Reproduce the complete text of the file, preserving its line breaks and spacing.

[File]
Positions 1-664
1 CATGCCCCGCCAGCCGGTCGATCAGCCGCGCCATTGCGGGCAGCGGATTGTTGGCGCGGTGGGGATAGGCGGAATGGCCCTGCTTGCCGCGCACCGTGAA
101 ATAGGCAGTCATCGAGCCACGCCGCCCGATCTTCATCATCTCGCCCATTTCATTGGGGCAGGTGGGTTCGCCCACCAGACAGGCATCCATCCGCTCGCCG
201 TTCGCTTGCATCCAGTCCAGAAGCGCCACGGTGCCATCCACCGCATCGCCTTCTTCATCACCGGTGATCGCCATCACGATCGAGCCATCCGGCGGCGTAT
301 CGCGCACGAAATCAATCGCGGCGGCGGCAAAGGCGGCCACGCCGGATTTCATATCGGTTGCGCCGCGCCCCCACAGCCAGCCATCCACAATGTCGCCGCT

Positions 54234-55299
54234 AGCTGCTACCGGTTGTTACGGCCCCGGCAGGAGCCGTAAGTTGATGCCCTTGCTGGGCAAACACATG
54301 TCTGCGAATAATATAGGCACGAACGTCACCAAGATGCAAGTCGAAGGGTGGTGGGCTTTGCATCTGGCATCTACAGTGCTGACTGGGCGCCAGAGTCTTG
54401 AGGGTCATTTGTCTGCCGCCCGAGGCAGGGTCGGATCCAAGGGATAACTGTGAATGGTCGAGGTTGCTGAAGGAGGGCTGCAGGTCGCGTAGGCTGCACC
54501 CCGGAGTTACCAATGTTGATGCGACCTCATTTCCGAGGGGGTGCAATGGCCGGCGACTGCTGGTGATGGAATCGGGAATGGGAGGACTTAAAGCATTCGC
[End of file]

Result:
Positions 1-664
1 CATGCCCCGCCAGCCGGTCGATCAGCCGCGCCATTGCGGGCAGCGGATTGTTGGCGCGGTGGGGATAGGCGGAATGGCCCTGCTTGCCGCGCACCGTGAA
101 ATAGGCAGTCATCGAGCCACGCCGCCCGATCTTCATCATCTCGCCCATTTCATTGGGGCAGGTGGGTTCGCCCACCAGACAGGCATCCATCCGCTCGCCG
201 TTCGCTTGCATCCAGTCCAGAAGCGCCACGGTGCCATCCACCGCATCGCCTTCTTCATCACCGGTGATCGCCATCACGATCGAGCCATCCGGCGGCGTAT
301 CGCGCACGAAATCAATCGCGGCGGCGGCAAAGGCGGCCACGCCGGATTTCATATCGGTTGCGCCGCGCCCCCACAGCCAGCCATCCACAATGTCGCCGCT

Positions 54234-55299
54234 AGCTGCTACCGGTTGTTACGGCCCCGGCAGGAGCCGTAAGTTGATGCCCTTGCTGGGCAAACACATG
54301 TCTGCGAATAATATAGGCACGAACGTCACCAAGATGCAAGTCGAAGGGTGGTGGGCTTTGCATCTGGCATCTACAGTGCTGACTGGGCGCCAGAGTCTTG
54401 AGGGTCATTTGTCTGCCGCCCGAGGCAGGGTCGGATCCAAGGGATAACTGTGAATGGTCGAGGTTGCTGAAGGAGGGCTGCAGGTCGCGTAGGCTGCACC
54501 CCGGAGTTACCAATGTTGATGCGACCTCATTTCCGAGGGGGTGCAATGGCCGGCGACTGCTGGTGATGGAATCGGGAATGGGAGGACTTAAAGCATTCGC